- Extract interface / extract implementer (make the class actually implement the interface)
- Adapt parameter (add a wrapper)
- Choice between these two may depend on whether you have the source, and can change the class to implement a new interface
- Hidden dependencies
- Things hidden inside the class that you don’t see at the interface
- Introduce static setter
- Parameterize constructor / method
- Extract and override getter
- Introduce instance delegator
Working with Care
- “Oh crap, I could be breaking that!”
- Mitigating practices
- Lean on the compiler (aka Ask the compiler)
- Introduce deliberate errors, so you can find places you need to make changes
- Example: Change one B reference to IB, then compile, and fix everything that breaks: change types, add methods to the interface, etc.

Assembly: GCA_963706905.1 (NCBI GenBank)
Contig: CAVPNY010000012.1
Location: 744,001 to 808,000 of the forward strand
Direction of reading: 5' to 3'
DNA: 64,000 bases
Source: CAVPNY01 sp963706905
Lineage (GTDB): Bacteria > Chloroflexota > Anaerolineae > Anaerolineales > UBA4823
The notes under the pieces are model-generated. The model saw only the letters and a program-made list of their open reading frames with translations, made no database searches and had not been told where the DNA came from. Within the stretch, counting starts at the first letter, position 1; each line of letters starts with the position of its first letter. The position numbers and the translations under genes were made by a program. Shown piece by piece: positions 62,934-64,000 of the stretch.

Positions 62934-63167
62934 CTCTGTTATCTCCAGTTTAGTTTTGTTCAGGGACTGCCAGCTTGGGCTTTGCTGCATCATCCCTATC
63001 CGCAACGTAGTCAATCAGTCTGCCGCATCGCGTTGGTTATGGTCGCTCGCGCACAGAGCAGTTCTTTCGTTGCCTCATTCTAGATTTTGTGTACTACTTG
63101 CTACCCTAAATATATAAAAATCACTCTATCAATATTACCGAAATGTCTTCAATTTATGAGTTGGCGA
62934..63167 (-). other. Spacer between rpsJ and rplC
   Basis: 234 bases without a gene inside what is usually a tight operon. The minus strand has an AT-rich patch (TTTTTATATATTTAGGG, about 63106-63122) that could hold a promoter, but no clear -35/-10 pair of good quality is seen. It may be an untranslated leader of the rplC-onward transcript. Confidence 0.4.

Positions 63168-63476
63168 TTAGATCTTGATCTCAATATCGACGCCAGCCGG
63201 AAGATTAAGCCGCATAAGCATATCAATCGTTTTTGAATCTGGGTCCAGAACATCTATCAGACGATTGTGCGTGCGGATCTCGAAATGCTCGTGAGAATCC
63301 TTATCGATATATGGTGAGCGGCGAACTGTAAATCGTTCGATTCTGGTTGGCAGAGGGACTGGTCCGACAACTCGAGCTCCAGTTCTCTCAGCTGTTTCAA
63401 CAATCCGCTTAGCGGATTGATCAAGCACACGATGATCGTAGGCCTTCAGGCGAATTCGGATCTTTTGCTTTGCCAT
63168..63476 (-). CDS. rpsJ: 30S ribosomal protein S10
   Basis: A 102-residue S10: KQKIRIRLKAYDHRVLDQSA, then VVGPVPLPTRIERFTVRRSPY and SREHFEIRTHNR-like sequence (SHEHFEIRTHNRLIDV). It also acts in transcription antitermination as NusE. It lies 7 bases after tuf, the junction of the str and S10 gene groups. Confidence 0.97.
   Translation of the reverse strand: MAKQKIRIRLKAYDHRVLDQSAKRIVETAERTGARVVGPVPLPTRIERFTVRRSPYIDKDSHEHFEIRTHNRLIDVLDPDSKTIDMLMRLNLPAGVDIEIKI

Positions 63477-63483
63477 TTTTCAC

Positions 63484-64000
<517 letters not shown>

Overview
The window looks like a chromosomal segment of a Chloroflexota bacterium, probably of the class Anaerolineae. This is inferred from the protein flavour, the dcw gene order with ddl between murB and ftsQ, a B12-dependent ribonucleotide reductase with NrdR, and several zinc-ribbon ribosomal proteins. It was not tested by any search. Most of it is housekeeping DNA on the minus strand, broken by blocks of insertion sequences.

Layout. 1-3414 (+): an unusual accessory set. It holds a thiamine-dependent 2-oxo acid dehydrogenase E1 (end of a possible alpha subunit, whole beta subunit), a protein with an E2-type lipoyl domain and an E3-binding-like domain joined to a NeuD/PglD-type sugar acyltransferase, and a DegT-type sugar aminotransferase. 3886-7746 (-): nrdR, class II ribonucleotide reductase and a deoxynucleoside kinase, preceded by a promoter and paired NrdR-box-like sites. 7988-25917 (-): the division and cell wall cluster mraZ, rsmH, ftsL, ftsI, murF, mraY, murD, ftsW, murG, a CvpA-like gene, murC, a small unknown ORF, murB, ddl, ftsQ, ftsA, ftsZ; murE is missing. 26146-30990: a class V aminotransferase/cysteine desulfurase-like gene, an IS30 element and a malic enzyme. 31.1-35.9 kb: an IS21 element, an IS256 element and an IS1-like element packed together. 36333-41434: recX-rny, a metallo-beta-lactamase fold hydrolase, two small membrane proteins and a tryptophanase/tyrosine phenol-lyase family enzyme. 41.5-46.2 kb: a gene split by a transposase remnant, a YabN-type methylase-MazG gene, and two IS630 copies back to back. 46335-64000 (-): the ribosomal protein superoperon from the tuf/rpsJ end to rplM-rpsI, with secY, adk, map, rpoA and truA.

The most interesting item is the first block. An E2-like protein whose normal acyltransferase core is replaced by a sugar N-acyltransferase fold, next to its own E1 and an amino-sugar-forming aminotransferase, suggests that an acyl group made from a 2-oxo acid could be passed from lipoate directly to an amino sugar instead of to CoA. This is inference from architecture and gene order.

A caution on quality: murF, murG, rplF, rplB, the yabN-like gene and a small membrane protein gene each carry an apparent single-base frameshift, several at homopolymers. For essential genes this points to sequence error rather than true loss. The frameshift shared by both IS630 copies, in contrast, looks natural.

- Problematic when you have a descendant class that shadows the method from the base class (and even worse in Java, where overrides are problems too)
- Preserve signatures
- Copy/paste parameter lists verbatim. Minimal editing.
- Prevents errors
- Makes it easy to change calls to X into calls to a delegating method
- Don’t do too much at once
- Pair programming
- Lean on the compiler (aka Ask the compiler)
- Inject dependencies through a constructor
- Consider using a default constructor to avoid affecting non-test clients
- We’re breaking encapsulation. This object that used to read its own configuration file now takes the config as a parameter. Callers now need to care about how this class is implemented.
- We’re going to break encapsulation even more as we break dependencies
- Why is encapsulation important?
- Encapsulation helps you understand your code